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Dokdo, Colonialism, And International Law: Lessons From The Decision Of The ICJ In The Land And Maritime Dispute Between Cameroon And Nigeria

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Chapter Summary

The October 2002 decision of the International Court of Justice (ICJ) in the contentious case between Cameroon and Nigeria is the face of it, adecision in respect of an inter-state territorial dispute. This chapter argues that in the circumstances of the case, colonialism was on trial. It situates the discourse within the specific context of the Dokdo issue, given its colonial antecedents, and, inter alia, underscores the imperative of critical legal scholarship that interrogates the colonial enterprise, with a view to purging international law of its colonial vestiges. The chapter addresses some critical questions: Is Japan at liberty to invoke international law norms that predominated in the colonial era and in respect of which the Republic of Korea could not, on account of its colonial status, make any meaningful input in its formation or crystallization? Should intertemporal law be invoked where it would lead to an absurd and monstrous result?.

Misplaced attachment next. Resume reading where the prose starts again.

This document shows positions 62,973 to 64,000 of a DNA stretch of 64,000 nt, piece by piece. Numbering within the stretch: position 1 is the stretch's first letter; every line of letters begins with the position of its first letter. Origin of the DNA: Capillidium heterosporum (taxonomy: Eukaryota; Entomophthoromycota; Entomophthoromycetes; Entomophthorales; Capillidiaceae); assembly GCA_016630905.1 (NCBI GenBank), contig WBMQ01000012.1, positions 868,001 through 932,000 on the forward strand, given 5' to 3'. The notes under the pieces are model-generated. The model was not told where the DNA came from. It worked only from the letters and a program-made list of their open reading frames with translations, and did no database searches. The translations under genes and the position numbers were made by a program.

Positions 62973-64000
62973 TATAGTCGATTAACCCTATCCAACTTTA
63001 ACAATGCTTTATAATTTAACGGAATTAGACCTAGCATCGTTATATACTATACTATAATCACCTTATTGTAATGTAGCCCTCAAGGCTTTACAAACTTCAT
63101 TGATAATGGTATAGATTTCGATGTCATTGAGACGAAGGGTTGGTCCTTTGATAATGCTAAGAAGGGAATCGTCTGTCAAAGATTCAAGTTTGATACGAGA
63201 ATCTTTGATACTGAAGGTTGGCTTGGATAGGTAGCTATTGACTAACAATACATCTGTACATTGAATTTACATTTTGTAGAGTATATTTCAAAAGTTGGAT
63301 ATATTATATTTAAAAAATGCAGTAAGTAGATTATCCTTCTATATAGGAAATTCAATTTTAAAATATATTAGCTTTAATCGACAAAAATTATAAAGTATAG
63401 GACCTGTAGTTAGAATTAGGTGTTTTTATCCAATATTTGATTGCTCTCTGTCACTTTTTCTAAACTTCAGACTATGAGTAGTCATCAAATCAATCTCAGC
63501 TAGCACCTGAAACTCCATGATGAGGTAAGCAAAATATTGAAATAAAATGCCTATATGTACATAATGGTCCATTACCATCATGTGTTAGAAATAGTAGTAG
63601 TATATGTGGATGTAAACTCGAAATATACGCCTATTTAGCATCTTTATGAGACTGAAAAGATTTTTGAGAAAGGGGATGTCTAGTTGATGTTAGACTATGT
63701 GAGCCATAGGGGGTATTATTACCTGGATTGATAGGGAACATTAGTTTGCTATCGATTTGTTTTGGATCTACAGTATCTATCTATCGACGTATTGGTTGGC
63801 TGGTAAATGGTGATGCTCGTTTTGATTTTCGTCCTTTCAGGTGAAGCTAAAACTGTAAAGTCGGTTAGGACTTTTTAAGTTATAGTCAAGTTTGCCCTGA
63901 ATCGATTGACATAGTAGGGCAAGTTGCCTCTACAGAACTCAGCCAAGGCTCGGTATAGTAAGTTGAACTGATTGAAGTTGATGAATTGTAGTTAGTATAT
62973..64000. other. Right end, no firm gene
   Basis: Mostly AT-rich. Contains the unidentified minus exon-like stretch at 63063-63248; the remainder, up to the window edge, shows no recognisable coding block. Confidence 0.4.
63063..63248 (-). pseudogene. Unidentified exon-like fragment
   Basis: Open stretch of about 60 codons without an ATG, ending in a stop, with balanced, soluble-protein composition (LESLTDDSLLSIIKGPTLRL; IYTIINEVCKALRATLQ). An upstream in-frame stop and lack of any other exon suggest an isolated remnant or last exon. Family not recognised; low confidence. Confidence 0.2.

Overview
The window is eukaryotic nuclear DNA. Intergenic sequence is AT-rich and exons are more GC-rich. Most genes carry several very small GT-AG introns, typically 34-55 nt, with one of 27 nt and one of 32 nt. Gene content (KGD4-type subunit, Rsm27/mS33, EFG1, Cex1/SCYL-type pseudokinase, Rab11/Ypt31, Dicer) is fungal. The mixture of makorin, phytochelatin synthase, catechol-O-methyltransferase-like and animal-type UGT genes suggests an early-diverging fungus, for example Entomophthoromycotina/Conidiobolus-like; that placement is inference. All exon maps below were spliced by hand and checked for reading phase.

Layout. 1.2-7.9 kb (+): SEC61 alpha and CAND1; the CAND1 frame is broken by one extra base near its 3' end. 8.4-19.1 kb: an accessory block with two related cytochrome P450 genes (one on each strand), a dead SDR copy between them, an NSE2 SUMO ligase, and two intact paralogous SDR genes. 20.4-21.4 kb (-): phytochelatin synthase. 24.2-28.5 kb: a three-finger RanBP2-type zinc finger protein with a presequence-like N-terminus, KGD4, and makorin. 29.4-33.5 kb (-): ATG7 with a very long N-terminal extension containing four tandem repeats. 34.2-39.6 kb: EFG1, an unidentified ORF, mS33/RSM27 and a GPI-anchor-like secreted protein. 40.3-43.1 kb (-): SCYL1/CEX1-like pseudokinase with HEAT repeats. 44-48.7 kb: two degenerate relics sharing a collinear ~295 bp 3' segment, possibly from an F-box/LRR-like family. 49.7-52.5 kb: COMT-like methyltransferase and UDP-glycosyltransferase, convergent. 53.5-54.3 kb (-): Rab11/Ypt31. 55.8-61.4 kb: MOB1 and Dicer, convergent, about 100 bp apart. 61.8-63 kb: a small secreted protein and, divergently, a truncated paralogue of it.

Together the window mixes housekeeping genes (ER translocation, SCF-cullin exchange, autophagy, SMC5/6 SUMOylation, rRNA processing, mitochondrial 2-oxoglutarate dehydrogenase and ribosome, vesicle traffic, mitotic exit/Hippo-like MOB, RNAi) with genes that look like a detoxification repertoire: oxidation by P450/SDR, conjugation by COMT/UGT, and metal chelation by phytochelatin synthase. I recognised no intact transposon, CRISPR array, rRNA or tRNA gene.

Keywords: Cameroon; Colonialism; Dokdo; inter-state territorial dispute; International Court of Justice (ICJ); International Law; Japan; Nigeria



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